Hurricane Matthhew: Teams assess damage at National Parks and Monuments

Shelby Danielsen reports. 10/12/2016

JACKSONVILLE, Fla. -- An East Coast National Parks Incident Management Team is setting up their incident command center right here in Jacksonville as they assess the damage from hurricane Matthew across the coast of Florida, Georgia and South Carolina. 

Staff members from 27 national parks from around the country are part of the damage assessment team. 

They met in Atlanta, Georgia ahead of the storm to plan and then moved their headquarters to the first coast, more specifically, the Timucuan Preserve Center in east Arlington.

Mike Litterst is leading the team. He is usually the spokesperson for the National Mall in D.C. but was chosen to oversee the operations following Matthew. Another leader in the recovery efforts is Katie Lawhon, who usually works as the spokesperson for Gettysburg.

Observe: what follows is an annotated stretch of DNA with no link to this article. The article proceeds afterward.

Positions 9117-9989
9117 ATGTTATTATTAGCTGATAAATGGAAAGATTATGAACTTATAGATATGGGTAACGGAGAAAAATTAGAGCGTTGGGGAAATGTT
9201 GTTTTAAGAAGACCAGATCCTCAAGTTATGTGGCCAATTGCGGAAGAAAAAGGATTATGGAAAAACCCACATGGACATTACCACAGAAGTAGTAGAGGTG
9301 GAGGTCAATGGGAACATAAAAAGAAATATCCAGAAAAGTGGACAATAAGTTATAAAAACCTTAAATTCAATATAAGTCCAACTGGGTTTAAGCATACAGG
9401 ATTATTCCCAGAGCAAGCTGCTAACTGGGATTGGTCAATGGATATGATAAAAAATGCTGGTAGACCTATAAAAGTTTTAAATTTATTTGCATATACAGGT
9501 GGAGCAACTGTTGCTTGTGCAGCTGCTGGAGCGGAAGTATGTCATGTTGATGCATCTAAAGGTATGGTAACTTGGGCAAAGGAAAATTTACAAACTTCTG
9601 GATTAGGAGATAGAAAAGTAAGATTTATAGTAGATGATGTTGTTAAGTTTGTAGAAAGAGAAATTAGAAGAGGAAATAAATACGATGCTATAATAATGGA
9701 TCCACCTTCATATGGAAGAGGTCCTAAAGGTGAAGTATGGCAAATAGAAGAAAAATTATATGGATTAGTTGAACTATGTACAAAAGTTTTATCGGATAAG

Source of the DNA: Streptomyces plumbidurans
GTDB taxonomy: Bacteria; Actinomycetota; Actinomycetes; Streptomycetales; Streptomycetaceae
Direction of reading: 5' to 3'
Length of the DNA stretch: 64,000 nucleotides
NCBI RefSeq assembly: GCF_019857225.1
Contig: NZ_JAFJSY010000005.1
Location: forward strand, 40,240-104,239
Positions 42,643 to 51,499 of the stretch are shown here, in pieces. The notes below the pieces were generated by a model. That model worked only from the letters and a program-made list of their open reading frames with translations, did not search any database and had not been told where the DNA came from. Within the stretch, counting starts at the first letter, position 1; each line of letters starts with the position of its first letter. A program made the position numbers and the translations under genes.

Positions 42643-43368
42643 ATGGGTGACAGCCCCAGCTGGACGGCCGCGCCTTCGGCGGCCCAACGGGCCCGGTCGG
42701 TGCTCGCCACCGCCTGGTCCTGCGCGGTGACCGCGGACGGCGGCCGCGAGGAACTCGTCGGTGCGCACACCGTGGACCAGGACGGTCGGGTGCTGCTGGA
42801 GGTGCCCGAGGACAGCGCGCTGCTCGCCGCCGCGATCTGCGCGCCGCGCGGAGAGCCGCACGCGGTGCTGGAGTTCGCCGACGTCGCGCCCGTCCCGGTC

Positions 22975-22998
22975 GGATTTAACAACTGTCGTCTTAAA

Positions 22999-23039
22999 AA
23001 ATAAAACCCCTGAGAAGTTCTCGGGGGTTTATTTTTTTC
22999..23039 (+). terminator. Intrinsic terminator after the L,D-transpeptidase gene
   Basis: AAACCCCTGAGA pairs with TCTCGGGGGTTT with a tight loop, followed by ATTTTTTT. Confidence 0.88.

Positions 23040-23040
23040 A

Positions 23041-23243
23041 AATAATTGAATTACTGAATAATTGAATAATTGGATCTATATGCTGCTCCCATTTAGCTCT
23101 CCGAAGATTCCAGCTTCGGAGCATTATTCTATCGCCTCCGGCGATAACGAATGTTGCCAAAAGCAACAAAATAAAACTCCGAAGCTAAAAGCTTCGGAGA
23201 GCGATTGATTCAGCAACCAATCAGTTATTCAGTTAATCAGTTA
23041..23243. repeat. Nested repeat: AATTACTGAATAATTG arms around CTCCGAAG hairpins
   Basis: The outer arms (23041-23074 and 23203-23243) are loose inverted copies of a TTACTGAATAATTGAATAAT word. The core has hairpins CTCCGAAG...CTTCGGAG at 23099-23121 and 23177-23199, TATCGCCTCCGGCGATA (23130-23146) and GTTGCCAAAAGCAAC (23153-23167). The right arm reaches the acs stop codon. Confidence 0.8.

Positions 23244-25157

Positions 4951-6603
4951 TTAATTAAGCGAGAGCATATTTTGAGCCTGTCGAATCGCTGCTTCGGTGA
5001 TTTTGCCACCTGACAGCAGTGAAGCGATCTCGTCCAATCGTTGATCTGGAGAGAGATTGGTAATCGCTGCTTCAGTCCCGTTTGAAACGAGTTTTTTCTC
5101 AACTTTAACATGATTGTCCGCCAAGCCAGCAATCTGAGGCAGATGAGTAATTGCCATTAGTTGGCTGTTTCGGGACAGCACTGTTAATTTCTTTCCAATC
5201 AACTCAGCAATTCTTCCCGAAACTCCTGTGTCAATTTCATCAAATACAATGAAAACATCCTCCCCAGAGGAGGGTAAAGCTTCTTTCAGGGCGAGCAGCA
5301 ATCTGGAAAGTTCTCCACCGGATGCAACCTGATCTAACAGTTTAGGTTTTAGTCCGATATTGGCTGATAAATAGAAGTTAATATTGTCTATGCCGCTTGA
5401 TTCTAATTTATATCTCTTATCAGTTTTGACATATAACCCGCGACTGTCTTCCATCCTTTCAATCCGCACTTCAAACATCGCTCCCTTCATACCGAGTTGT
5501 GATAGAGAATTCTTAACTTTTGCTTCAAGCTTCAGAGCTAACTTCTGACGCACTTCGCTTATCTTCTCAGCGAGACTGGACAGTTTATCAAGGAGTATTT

The two are used to coming together for natural disasters like a hurricane. 


Though the entire team is stationed in Jacksonville, they will spread their recovery efforts from Cape Canaveral to Charleston. They will work to make immediate repairs and make the parks safe again before they are reopened to the public.

They are currently surveying damage across nine National Parks and Monuments. For example, Fort Pulaski was flooded and Fort Sumpter's sewage system was ruined in the storm.

Many of the historic sites, like Castillo de San Marcos, have natural resources that require archeological experts to review before they are deemed safe again. 

Right now, the Incident management team is also monitoring historic sites in North Carolina as the water continues to rise. twii

They plan to have their teams working for at least two weeks.  

 


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